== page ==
Another crop of films within the Indigenous category examines Indigenous culture, particularly as refracted by the arts. I’ve already cited Azteca Dance, made by Karla Contreras of McMinnville (although that one is included in the locals block). Becoming: Orlando Dugi is an exquisite film (clearly shot during the pandemic) that profiles a dedicated and skilled Navajo/Diné fashion artist and is also up for the festival’s tribal award. Awaken looks at efforts by Quechan tribal elders to pass along their music to youth who are also into metal music. My favorite was She Carries On by Isaac Fowler and Tim Morris of McMinnville. It tells the story of a Cherokee tribe in North Carolina that opened up the violent, rite-of-passage male-centric sport of stickball to women for the first time in more than a century. Archival footage is paired with interviews with the players, now adults.
The environmental block is remarkable both for the diversity of topics and the wildly different styles and approaches to the material. In Your Palm is a wrenching look at how the palm oil industry is devastating both the forests and people of Indonesia, a film that prompted me to angrily write in my notebook, “We’re killing ourselves!” It packs an impressive amount of both information and narrative arcs into little more than 20 minutes. Surprisingly, it is not one of the three nominated for best picture in the environmental category.
Art of Pollution is a completely different type of film in the same category. It’s an amazing 4-minute montage of mostly aerial shorts of tailing ponds, chemical-residue deposits, and mines across 12 European countries, accompanied by an urgent, Hans Zimmer-esque score by Felician Kalmus. It raises interesting questions about the nature of beauty and aesthetics. And then there’s the delightful, family-friendly Way to Go!, which is about the most unlikely of film topics: a toilet — to be specific, the immaculate, state-of-the-art composting toilet at the 7,900-foot elevation of Mount Shasta.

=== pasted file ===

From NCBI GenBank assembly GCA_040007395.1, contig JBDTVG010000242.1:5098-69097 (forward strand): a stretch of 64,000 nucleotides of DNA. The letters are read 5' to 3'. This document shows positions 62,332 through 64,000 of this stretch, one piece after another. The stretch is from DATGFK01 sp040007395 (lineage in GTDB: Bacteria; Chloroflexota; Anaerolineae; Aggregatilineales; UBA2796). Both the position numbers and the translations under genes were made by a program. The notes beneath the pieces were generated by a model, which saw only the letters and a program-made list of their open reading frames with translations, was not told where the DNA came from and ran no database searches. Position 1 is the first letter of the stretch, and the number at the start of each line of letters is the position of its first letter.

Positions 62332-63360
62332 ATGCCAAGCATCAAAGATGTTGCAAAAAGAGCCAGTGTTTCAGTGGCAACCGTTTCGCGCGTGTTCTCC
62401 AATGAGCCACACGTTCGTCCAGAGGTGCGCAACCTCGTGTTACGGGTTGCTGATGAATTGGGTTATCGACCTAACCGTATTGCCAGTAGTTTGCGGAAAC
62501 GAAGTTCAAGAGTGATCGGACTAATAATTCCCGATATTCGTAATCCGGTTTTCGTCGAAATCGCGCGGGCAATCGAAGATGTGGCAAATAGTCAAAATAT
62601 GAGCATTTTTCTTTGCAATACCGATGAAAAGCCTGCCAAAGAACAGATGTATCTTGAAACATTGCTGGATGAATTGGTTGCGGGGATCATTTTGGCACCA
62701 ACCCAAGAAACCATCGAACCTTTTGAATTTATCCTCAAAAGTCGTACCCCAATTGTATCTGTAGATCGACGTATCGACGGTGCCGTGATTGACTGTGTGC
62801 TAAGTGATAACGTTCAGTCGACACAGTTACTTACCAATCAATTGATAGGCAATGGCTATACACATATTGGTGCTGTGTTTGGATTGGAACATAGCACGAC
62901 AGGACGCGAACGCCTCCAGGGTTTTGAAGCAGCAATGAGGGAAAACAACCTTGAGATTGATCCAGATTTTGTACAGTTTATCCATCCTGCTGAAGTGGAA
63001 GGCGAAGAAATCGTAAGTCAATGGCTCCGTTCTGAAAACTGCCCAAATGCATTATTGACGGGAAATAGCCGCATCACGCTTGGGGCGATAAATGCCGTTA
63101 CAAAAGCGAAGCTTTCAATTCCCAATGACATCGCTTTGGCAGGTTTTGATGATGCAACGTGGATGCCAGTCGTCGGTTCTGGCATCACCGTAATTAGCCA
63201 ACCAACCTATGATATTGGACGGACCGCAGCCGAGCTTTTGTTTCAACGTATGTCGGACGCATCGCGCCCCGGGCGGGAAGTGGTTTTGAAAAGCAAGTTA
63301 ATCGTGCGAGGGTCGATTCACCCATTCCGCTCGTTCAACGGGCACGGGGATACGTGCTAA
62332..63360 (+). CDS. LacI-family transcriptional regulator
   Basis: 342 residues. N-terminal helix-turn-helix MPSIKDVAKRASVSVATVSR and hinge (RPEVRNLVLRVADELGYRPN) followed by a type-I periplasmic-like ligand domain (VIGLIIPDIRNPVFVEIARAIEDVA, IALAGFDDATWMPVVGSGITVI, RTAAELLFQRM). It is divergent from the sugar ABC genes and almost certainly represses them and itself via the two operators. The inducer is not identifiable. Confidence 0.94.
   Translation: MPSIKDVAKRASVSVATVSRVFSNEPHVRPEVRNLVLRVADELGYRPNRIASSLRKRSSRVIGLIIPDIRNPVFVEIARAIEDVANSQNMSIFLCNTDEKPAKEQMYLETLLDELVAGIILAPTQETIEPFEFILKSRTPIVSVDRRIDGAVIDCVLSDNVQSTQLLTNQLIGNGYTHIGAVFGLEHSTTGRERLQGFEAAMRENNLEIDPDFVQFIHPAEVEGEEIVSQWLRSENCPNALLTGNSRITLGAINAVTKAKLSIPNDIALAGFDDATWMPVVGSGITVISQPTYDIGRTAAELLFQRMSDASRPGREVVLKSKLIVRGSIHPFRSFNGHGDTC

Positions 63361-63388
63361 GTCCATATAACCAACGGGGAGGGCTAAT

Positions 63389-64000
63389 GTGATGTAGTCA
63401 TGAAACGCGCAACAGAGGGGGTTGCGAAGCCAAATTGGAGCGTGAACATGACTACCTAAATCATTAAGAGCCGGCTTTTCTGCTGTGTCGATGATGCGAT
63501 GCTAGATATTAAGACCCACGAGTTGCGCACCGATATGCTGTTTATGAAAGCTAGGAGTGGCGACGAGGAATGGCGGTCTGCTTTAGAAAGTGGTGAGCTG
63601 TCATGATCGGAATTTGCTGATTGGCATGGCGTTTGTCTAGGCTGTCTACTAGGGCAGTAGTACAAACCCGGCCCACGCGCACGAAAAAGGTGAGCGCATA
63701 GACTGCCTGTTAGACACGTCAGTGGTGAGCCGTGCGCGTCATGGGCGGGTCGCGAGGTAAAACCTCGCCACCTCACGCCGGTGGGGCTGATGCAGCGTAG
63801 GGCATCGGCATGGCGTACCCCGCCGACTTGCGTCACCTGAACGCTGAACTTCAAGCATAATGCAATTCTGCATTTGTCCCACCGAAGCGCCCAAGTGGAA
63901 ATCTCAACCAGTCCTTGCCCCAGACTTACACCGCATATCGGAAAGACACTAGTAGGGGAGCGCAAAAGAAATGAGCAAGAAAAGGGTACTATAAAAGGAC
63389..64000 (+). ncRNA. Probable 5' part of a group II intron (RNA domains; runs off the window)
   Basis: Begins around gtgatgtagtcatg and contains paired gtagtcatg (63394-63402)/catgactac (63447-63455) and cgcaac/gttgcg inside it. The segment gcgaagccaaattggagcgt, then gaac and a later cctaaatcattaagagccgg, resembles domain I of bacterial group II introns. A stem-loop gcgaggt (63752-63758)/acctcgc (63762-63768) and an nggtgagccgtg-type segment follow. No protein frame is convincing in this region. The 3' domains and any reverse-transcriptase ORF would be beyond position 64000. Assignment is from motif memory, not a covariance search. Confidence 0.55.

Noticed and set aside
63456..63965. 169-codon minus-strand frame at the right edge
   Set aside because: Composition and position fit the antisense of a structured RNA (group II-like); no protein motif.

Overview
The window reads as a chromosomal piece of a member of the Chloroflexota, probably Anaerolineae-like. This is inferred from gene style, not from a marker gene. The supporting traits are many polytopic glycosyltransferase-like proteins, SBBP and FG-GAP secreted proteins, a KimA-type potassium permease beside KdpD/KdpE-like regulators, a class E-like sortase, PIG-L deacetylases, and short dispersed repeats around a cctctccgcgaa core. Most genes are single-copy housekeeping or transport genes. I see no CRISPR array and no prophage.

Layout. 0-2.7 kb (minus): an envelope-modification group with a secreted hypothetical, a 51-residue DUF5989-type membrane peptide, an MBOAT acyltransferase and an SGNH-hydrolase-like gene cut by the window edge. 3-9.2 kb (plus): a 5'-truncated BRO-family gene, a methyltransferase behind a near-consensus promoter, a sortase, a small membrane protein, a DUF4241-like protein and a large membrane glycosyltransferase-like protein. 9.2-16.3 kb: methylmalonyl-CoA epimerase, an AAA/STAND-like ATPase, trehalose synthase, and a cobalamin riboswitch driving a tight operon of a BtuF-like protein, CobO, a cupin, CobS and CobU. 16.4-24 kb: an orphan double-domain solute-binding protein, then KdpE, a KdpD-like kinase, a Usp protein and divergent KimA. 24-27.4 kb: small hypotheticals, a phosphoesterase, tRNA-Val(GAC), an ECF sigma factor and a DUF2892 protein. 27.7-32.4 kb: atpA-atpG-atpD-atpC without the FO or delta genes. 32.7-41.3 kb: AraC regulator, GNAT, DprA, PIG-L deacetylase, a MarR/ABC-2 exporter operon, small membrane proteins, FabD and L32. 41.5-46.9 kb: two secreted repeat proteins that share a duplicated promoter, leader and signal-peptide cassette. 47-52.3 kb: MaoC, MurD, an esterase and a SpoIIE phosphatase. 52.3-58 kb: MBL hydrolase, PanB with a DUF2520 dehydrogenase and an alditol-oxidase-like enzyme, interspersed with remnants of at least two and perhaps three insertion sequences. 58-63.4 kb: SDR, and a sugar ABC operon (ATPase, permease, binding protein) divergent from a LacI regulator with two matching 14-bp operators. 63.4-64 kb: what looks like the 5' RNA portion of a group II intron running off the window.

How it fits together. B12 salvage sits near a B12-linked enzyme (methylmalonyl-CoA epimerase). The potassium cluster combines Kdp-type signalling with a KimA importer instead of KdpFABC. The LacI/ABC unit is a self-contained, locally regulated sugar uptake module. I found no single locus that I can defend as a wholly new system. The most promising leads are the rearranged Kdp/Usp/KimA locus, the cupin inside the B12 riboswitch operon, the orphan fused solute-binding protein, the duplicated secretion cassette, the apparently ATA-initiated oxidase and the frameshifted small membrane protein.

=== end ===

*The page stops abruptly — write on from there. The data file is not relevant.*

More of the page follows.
The documentary block is also strong, particularly with several films that deal with youth. The initial strangeness of the Australian-made A Field Guide to Being a 12-Year-Old-Girl, which is up for best documentary, quickly gave way to delight and triumph. The Chris Mosier Project is a mesmerizing film that clocks in at barely 10 minutes and tells the story of a trans man who grew up in Chicago loving athletics and went on to become a Team USA competitor. And from Southern Oregon, there’s High School Reflections 2019, where filmmaker Abram Katz spent some time with an Ashland High School-based workshop for youth dealing with isolation and depression. It is a sobering companion piece to A Field Guide to Being a 12-Year-Old-Girl.
If there’s a must-see in the bunch, however, it’s Sky Blossom — McMinnville, TN, from Richard Lui of San Francisco. It’s one piece of what is apparently a larger project that explores how young people are stepping up to care for people with disabilities. The segment screened by the festival is about a double-amputee veteran whose wife and daughters reorient their lives (and house) to make his life as whole as possible. Not surprisingly, it’s up for a Grand Jury Award. I’m not crying, you’re crying.
The McMinnville Short Film Festival runs Feb. 18-28, with live events on both opening and closing days. Streaming access to film blocks by category may be purchased online for $10 each; the locals, student, and just for kids blocks are free and available Feb. 19-24. Everything you could possibly need to know about compatibility with apps, hardware, etc., can be found here.
POETRY AT LINFIELD: A COVID outbreak at Linfield University in McMinnville has prompted the school to hit the pause button on in-classroom learning, but otherwise they’re gearing up for a steady diet of streaming arts and culture this spring. First up is the acclaimed poet and essayist Ross Gay, who will give a virtual reading at 4:30 p.m. Tuesday, Feb. 16, on the university’s YouTube channel. It’s free and available to the public.
“Ross Gay is the one writer you need to be reading right now,” Joe Wilkins, director of creative writing at Linfield University, said in a press statement. Gay is a professor of English at Indiana University and is the author of four books of poetry, including: Catalog of Unabashed Gratitude, which won the 2015 National Book Critics Circle Award and the 2016 Kingsley Tufts Poetry Award, and The Book of Delights. He will read from both for this event.